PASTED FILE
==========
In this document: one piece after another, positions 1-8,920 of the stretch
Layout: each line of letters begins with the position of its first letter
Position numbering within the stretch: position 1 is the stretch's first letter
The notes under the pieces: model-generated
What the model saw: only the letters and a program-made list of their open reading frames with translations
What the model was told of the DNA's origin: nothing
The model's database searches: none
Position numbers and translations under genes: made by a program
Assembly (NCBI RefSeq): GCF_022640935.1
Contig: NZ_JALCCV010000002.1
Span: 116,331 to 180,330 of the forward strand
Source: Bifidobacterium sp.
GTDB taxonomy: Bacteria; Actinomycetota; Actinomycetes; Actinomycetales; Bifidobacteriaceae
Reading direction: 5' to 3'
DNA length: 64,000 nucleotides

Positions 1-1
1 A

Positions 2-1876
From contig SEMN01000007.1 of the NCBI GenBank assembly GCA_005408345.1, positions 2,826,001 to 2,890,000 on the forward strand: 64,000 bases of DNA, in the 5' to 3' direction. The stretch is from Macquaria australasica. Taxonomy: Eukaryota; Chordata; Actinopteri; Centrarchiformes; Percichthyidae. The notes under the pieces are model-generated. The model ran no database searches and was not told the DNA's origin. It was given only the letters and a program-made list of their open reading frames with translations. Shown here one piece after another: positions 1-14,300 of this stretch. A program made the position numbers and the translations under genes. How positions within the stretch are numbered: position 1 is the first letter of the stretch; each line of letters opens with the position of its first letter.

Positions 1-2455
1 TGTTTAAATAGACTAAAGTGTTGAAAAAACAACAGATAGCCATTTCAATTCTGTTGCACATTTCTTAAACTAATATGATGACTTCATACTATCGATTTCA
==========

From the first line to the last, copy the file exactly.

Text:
In this document: one piece after another, positions 1-8,920 of the stretch
Layout: each line of letters begins with the position of its first letter
Position numbering within the stretch: position 1 is the stretch's first letter
The notes under the pieces: model-generated
What the model saw: only the letters and a program-made list of their open reading frames with translations
What the model was told of the DNA's origin: nothing
The model's database searches: none
Position numbers and translations under genes: made by a program
Assembly (NCBI RefSeq): GCF_022640935.1
Contig: NZ_JALCCV010000002.1
Span: 116,331 to 180,330 of the forward strand
Source: Bifidobacterium sp.
GTDB taxonomy: Bacteria; Actinomycetota; Actinomycetes; Actinomycetales; Bifidobacteriaceae
Reading direction: 5' to 3'
DNA length: 64,000 nucleotides

Positions 1-1
1 A

Positions 2-1876
From contig SEMN01000007.1 of the NCBI GenBank assembly GCA_005408345.1, positions 2,826,001 to 2,890,000 on the forward strand: 64,000 bases of DNA, in the 5' to 3' direction. The stretch is from Macquaria australasica. Taxonomy: Eukaryota; Chordata; Actinopteri; Centrarchiformes; Percichthyidae. The notes under the pieces are model-generated. The model ran no database searches and was not told the DNA's origin. It was given only the letters and a program-made list of their open reading frames with translations. Shown here one piece after another: positions 1-14,300 of this stretch. A program made the position numbers and the translations under genes. How positions within the stretch are numbered: position 1 is the first letter of the stretch; each line of letters opens with the position of its first letter.

Positions 1-2455
1 TGTTTAAATAGACTAAAGTGTTGAAAAAACAACAGATAGCCATTTCAATTCTGTTGCACATTTCTTAAACTAATATGATGACTTCATACTATCGATTTCA